His opponents' batting average is up to .273 - 24 points higher than his career .249 mark and well above his previous four-year run of .256, .242, .220 and .234. Lester's strikeouts per nine innings also are down to 7.51 from 8.55 in 2011 and a high of 9.96 in 2009.
But his walk rate actually is better than the past two seasons, his WHIP (walks and hits per innings pitched) is only .07 higher than his career mark (1.37 to 1.30), and he's throwing the exact number of pitches per inning (16.7) as he did last season, and only .1 more than his career average (16.6).
So despite the dropoff in results, there's nothing that makes you think this is a long-term decline, or that a bounce back in 2013 isn't possible. After four excellent seasons by Lester, he's simply experiencing a down year - and you can say that about the Red Sox as a whole, can't you?
Q: With Boston taking a giant step back and New York getting older, do Baltimore, Tampa and Toronto step up, or is it time to award the title "Toughest Division in Baseball" to the AL West?
-- Jim, El Cajon, Calif.
A: This season definitely has brought change in the American League, where for the past handful of years, power had been concentrated in a small cluster of big-budget clubs: the Red Sox and Yankees, as you mentioned, plus the Rangers and Tigers.
The Rays, who've been to the playoffs in three of the past four seasons and quite possibly will make it four of five, also have been able to bust into that small circle despite a huge payroll disadvantage.
They've been elite since 2008 - and if you've read this column in the past, you know that I rank that as the game's greatest small-market team accomplishment since the A's 'Moneyball' teams of the early 2000s that were led by Mark Mulder, Barry Zito, Tim Hudson, Jason Giambi and Miguel Tejada - all products of their system.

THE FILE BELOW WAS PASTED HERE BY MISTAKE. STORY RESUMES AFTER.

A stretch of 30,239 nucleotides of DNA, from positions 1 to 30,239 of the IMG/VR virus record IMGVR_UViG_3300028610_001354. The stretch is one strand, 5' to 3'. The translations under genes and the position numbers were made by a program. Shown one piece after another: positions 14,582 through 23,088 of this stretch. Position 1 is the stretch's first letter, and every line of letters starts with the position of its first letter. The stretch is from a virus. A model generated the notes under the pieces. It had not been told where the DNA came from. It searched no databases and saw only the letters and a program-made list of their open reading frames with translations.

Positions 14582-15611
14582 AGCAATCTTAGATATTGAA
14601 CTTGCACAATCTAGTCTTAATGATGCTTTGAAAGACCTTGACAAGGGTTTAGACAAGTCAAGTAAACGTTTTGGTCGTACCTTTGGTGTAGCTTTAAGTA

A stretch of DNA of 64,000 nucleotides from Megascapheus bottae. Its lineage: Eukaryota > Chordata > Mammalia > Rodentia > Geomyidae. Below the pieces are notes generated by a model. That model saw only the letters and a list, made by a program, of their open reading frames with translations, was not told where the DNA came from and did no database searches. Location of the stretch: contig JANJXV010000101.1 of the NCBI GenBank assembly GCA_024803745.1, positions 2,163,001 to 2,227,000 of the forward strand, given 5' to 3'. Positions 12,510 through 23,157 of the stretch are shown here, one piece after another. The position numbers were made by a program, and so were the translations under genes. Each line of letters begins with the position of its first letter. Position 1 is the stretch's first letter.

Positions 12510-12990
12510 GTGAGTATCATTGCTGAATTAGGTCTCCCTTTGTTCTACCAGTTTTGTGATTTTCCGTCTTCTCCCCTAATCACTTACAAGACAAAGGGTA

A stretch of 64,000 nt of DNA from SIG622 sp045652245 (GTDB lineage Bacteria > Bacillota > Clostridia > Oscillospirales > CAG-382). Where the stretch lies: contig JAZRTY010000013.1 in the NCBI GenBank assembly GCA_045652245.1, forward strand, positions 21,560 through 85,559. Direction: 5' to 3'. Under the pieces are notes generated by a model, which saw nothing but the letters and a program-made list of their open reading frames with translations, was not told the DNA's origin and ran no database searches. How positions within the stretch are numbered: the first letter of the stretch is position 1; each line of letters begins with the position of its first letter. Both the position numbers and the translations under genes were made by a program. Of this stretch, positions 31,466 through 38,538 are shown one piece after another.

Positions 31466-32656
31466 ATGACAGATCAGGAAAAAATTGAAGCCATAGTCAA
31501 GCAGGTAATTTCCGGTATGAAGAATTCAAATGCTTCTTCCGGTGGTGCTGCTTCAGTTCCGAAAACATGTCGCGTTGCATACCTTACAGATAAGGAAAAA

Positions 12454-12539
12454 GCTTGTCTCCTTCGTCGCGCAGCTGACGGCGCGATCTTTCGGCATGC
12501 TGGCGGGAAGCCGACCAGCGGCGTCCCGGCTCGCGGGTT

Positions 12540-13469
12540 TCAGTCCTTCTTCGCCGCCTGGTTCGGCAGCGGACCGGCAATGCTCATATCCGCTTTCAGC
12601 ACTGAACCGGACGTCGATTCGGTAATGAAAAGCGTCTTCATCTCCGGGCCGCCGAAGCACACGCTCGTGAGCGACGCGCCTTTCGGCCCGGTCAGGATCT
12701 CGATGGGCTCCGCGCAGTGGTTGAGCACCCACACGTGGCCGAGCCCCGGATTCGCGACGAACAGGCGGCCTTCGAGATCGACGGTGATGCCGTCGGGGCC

The Orioles also have stepped up, and are headed in the right direction, but you have to realize the element of good fortune working for them this season. They are 16 games over .500 despite a -31 run differential, and have a 24-7 record in one-run games - two trends that won't hold up, and probably will reverse in 2013. The Blue Jays also are promising, but were derailed this season by a rash of major injuries.
The AL West has undergone a remarkable transformation from last season - certainly enough to make it the game's most-improved division, if nothing else. In 2011, the AL West was a cumulative 323-325, and that included the Rangers' 96-66 mark. Through Monday, the AL West stands at a cumulative 294-245.
Everybody knows about what the Angels have done in an attempt to challenge the Rangers' supremacy, but the A's and Mariners have been huge surprises. Oakland has the league's best record since June 1 and few have noticed, but since the All-Star break, the Mariners have been one of the AL's best teams at 30-19. So things certainly look promising in the near-term future.
And what's interesting here is that the Houston Astros will be joining the AL West next season, and given their current state - total rebuilding mode - you'd think that the rest of the division will be able to beat up on them for at least one season.